Skeptophilia (skep-to-fil-i-a) (n.) - the love of logical thought, skepticism, and thinking critically. Being an exploration of the applications of skeptical thinking to the world at large, with periodic excursions into linguistics, music, politics, cryptozoology, and why people keep seeing the face of Jesus on grilled cheese sandwiches.

Thursday, August 11, 2011

Eyes, images, and miracles

In what may be the most absurd example of pareidolia I've ever seen, a Cornell-educated Ph.D. in engineering has discovered images of human faces, and encoded holographic messages, in the cloth image of Our Lady of Guadalupe.

The image, the story goes, was imprinted on a young man's poncho in 1531 when he had a vision of the Virgin Mary near Mexico City.  The cloth has since been venerated as a holy icon, and has been photographed and studied extensively by the religious.  Starting in 1979, an engineer who specialized in digital imaging, José Aste Tonsmann, began to examine the icon, and it has become a virtual obsession with him.

Aste Tonsmann located 31 human figures in the image, many of them in the Virgin Mary's eyes.  These images were seen "(A)fter filtering and processing the digitized images of the eyes to eliminate 'noise' and enhance them."  Even after all of this messing about, we still end up with images like this:



(Photography by J. Aste Tonsmann, from his website.)

Not exactly life-like images of the human face, are they?  Yes, they suggest faces, but once again, we're up against our old friend pareidolia -- the tendency of people to see faces in clouds, water stains, and patterns on tortillas because our brains are wired for facial recognition.

But Aste Tonsmann, who himself is a devout Catholic and a member of the Marian Congress, thinks this is all part of the miracle.  He believes that the Virgin Mary herself has sent us an "image of a family in the center of the Virgin's eye, in times when families are under serious attack in our modern world."  More interestingly, he believes that the images are effectively holograms -- three-dimensional images captured at the time the image was created, and imprinted on the cloth in a "miraculous fashion:"
The eyes reflect the witnesses of the Guadalupan miracle, the moment Juan Diego unfurled his cloak before the bishop to show him the painting; a kind of instant picture of what occurred at the moment the image was unveiled. It is possible to see a seated Indian who is looking up to the heavens; the profile of a balding, elderly man with a white beard who looks like the Bishop; a younger man who is possibly interpreter Juan González; another Indian who is Juan Diego; a woman of dark complexion who is possibly a slave who was in the bishop's service and a man with Spanish features who looks on pensively, stroking his beard with his hand.
The idea, I suppose, is that we're seeing the image that was on the Virgin Mary's retina the moment the miracle occurred.

Well, that is a lovely story, and it goes along with all sorts of other trappings -- the usual miracle stories associated with icons and holy relics, and various "amazing facts."  My favorite of the latter is that the stars on her cloak resemble the constellations that were in the sky in December of 1531, only reversed -- "as if the constellations were being observed from a vantage point a great distance from the Earth."  Presumably, the implication is that this is what the constellations look like to the Virgin Mary from her home in heaven.  The unattributed writer of that statement evidently is under the misapprehension that the stars in a constellation exist in a flat plane, and so if you were far away ("on the other side of the constellation"), you'd see them backwards, as if you were looking at an image painted on a flat sheet of glass first from one side, and then the other.  Unfortunately, the stars in the sky are not equidistant from the sun, but sit in a three-dimensional space -- so there is no place in space where you'd see the same constellations as you do on the Earth, only inverted.  You'd think the Virgin Mary would know that, somehow.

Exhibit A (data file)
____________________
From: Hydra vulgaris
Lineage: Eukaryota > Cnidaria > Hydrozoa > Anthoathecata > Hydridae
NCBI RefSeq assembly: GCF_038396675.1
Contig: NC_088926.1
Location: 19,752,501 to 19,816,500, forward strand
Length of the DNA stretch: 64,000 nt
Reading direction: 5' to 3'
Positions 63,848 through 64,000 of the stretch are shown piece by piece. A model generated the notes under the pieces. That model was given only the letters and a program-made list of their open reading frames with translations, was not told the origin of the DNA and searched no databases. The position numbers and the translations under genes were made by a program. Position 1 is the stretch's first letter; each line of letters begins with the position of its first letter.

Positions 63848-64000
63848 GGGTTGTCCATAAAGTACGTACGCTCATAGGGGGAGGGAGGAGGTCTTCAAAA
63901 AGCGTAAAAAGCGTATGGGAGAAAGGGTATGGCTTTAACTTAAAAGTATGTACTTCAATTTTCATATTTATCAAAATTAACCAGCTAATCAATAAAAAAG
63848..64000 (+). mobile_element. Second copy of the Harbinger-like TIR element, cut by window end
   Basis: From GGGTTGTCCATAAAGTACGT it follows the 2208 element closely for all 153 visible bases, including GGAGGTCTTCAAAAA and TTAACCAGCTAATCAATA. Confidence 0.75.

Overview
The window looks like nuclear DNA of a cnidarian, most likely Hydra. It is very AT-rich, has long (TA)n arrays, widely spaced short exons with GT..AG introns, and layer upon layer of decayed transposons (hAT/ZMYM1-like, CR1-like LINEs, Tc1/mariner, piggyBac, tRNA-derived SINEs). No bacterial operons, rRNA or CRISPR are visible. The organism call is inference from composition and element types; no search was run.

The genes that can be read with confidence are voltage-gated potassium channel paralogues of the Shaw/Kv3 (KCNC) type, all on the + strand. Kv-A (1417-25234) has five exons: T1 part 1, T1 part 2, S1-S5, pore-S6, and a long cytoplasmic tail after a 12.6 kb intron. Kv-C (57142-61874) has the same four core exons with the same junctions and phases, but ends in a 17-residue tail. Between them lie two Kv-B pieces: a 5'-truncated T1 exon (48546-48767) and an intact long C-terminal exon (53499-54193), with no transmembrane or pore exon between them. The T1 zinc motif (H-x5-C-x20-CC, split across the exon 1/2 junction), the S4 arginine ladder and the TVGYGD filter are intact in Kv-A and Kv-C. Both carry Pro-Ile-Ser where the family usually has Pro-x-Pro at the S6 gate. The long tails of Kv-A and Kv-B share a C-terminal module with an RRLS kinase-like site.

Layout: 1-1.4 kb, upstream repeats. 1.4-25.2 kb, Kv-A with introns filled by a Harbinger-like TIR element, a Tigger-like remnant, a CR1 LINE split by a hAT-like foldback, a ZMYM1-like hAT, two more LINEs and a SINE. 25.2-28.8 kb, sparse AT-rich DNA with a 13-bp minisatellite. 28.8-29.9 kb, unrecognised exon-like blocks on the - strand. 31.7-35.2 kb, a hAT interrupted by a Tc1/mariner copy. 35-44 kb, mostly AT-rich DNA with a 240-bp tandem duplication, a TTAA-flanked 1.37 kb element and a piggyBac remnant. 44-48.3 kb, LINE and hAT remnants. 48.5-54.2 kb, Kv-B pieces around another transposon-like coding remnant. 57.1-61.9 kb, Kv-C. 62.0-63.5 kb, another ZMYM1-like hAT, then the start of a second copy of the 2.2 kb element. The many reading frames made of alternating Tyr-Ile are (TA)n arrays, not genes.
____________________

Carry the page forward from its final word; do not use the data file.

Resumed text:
The whole thing recently has been picked up by the Secret Coded Messages cadre, and now they're using Aste Tonsmann's techniques (which can be summed up as "taking magnified photographs of something and tinkering with the images until you find something you already had decided was there") to try to find encoded textual material in the image.  One site I looked at claims to have found strings of characters, and now "linguistic experts" are trying to translate them -- and that once they do, we'll have our first look at the "lexicon of God."

And if that proposal didn't make you do a facepalm, you're made of sterner stuff than I am.

In any case, I mean no disrespect to whoever created the original image; it's quite a pretty thing, really, even if I don't subscribe to the whole miracle story.  (You can see a photograph of the entire Virgin of Guadalupe on the site that I linked above.)  But the goofy pseudo-analysis done by Aste Tonsmann and others just makes me wonder how people can achieve such towering heights of credulity.  I suppose it's the same old story; if you want to believe something badly enough, you'll find a way -- even if it comes to seeing images of people that aren't actually there.

3 comments:

  1. And...if you do NOT want to believe something badly enough, you'll find a way - even if it comes to NOT seeing images of people that ARE actually there.

    Open your heart and mind and see.

    ReplyDelete
  2. For those who believe, no proof is necessary. For those who don't believe, no proof is possible.

    ReplyDelete
  3. Hey Mr Skeptophilia...if you're still interested in this topic, check this out: https://www.youtube.com/watch?v=ccePqp2jjz0 START AT 25:49

    ReplyDelete